Those who fail to learn from history are doomed to repeat it.

That quote was brought to mind recently, when I ran across a column in The New York Herald Tribune by Dorothy Thompson, dated April 4, 1938.

Thompson was expelled in 1934 from Germany, where she had worked as a foreign correspondent, for remarks critical of Adolph Hitler.

She came home and started writing a wildly popular syndicated column called “On The Record,” which ran in 170 newspapers at the time. Thompson was proclaimed by Time magazine in 1939 as one of the most influential women in America, along with Eleanor Roosevelt. She was married to novelist Sinclair Lewis.

Her column from April 4, dealing with immigration, began as follows:

“The immediate popular response to the president’s appeal to all countries to join in a movement to deal with the problem indicates that in some quarters his move has been misunderstood. There is a strong fear in all countries still open to emigration, that the barriers will be let down and they will be flooded with newcomers at a time when many of their own citizens are unemployed.”

She is talking about President Franklin Roosevelt, of course. Leading up to World War II, Roosevelt and many in the State Department were concerned that the Middle European countries that the Third Reich was rolling over had been heavily infiltrated by Germans posing as journalists, diplomats and tourists. By 1940, America had severely curtailed immigration.

Recent commentary in Business Insider magazine about President Donald Trump’s handling of immigration policies stated that he took a page right out of FDR’s playbook from those days. Fear is the common denominator. Many of Trump’s bedrock supporters are on the edge, either unemployed or underemployed without great prospects for coming back. They are fearful of foreigners, afraid of a future full of people they don’t know and issues they don’t fully understand. They believe that Trump is on their side because he calls for an “America First” platform.

Thompson once wrote of Hitler, “(He) is the most golden-tongued of demagogues. Don't bother about the fact that most of what he says, read the next day in cold newsprint, is usually plain nonsense. …”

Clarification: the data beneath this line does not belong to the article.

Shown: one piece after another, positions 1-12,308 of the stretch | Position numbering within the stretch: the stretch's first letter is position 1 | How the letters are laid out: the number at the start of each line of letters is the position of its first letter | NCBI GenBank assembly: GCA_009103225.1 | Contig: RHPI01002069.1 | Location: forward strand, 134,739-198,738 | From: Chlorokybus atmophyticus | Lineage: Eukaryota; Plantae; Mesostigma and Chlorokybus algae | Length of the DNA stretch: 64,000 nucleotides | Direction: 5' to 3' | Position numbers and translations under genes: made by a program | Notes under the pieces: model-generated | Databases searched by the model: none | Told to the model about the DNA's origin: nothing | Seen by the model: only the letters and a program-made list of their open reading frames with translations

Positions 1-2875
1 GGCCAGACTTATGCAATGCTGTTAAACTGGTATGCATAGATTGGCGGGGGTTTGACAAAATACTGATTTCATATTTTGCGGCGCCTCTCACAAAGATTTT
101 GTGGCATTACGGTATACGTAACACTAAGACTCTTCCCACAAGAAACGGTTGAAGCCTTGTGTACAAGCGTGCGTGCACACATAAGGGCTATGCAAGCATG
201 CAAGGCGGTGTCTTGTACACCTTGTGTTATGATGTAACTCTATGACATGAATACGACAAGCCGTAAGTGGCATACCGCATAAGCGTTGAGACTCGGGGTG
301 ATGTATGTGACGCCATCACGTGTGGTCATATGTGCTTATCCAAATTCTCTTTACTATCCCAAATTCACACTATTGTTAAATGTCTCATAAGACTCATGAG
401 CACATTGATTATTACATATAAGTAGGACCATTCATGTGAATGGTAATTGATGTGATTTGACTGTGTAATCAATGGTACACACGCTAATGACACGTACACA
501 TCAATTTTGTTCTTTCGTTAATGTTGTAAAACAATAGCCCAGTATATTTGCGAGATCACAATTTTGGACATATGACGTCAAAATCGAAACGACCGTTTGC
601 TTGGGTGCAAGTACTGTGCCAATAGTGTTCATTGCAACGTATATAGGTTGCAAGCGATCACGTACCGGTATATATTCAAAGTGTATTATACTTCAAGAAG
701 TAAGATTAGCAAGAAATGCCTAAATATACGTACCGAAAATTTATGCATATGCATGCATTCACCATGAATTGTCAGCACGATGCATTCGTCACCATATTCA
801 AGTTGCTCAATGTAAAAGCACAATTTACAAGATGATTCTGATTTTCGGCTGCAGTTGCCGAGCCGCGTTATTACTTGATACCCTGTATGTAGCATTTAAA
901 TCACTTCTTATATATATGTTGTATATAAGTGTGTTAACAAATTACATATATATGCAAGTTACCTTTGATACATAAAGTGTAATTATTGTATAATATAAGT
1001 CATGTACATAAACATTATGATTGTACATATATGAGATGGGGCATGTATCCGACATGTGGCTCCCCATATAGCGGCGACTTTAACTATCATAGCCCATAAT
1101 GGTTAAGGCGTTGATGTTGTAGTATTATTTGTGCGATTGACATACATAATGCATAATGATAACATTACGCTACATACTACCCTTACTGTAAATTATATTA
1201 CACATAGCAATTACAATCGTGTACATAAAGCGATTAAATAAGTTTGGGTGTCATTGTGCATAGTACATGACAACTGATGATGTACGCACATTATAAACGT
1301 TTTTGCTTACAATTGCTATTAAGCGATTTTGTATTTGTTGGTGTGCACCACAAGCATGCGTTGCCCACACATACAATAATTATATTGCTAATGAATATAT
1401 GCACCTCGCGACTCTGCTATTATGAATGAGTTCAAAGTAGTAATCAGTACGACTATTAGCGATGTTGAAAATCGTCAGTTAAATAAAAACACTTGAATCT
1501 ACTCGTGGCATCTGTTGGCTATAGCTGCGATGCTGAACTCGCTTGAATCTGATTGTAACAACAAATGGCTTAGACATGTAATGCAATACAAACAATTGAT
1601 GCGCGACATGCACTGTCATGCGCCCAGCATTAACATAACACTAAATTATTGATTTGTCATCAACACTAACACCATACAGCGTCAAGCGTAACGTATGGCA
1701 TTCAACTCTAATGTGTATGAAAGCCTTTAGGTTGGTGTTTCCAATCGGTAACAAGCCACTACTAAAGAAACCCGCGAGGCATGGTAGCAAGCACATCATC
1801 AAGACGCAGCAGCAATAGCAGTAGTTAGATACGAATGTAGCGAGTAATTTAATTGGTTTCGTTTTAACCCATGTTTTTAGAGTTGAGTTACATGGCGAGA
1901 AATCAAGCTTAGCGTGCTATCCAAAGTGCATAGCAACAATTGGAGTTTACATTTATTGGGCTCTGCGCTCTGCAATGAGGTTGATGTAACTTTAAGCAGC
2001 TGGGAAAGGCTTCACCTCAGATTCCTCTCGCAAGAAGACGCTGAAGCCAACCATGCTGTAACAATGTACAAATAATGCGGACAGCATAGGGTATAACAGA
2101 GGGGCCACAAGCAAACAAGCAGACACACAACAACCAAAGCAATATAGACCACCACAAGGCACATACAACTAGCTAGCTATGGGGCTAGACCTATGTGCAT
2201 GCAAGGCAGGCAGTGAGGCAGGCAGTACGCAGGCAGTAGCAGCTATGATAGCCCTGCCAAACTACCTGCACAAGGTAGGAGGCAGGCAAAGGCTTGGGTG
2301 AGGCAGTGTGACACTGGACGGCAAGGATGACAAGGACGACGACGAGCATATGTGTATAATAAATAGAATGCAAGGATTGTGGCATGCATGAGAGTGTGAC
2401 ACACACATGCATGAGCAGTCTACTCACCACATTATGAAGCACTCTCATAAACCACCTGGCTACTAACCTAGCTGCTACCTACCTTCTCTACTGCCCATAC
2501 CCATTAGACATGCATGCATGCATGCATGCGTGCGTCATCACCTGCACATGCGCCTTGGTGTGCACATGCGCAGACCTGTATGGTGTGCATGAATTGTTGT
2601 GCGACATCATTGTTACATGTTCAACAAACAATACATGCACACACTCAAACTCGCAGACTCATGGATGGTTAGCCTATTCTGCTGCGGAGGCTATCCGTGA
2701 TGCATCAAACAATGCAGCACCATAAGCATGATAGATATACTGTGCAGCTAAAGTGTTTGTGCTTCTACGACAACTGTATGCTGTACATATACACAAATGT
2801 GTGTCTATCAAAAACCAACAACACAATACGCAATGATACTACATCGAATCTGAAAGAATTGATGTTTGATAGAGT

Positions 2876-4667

“Actually, what prompted the president (on FDR’s call for addressing the refugee problem) was, no doubt, a keen sense of self-preservation. The world, as it is, in a place of unrest and agitation, with desperate people taking desperate measures in the attempt merely to survive, and millions of people wandering more or less aimlessly, and battering at every conceivable door, being passed from frontier to frontier, will certainly do nothing to help restore world order.”

There are currently an estimated 3-4 million refugees wandering about the world, beating on every door and being passed from country to country in a game of musical chairs. They pile up in camps on the borderlands.

There seems to be no place to land or be welcomed, including the U.S. Of course, the Home of the Brave can’t take in all the world’s population problems. We can’t even shepherd New York City’s homeless population. But we could do something, and we don’t even do that.

“Nor can any democratic country wash its hands of the problem, if it wishes to retain its own soul. The spectacle of acute human suffering arbitrarily imposed, incurred by thousands in defense of the very ideals which are the ones we are supposed to live by, cannot be regarded with equanimity or indifference unless we are prepared to admit that the ideas no longer have validity. A defeatist attitude toward the refugee problems becomes a defeatist attitude toward democracy itself.”

I admit this is a perplexing problem. Many of those wanderers are children caught in an ugly world. Many were uprooted because of fighting in the areas where they live. Others take to the road because of a new government that turns hostile to old rivals or religions. How do we know we’re not being infiltrated by terrorists when we let people inside? It’s easier just to try to keep them out.

“To admit that the whole round earth has no place left for men and women of peculiar and expert skill, once the doors of their own land close behind them, is to admit that the whole round earth, as it is at present organized, is a colossal and incurable failure.”

Almost eight decades after Dorothy Thompson wrote those words, we find ourselves in an almost identical refugee situation to the beginnings of World War II. Yes, we have failed colossally to learn from history.

Back then, it was Germany creating the crisis. Our refugee problem now is largely from starting wars we can’t, or don’t, finish, building nations we don’t understand the nature of, and pulling threads that hold so many unintended consequences.

Pat Taylor is advertising director of The Pilot.

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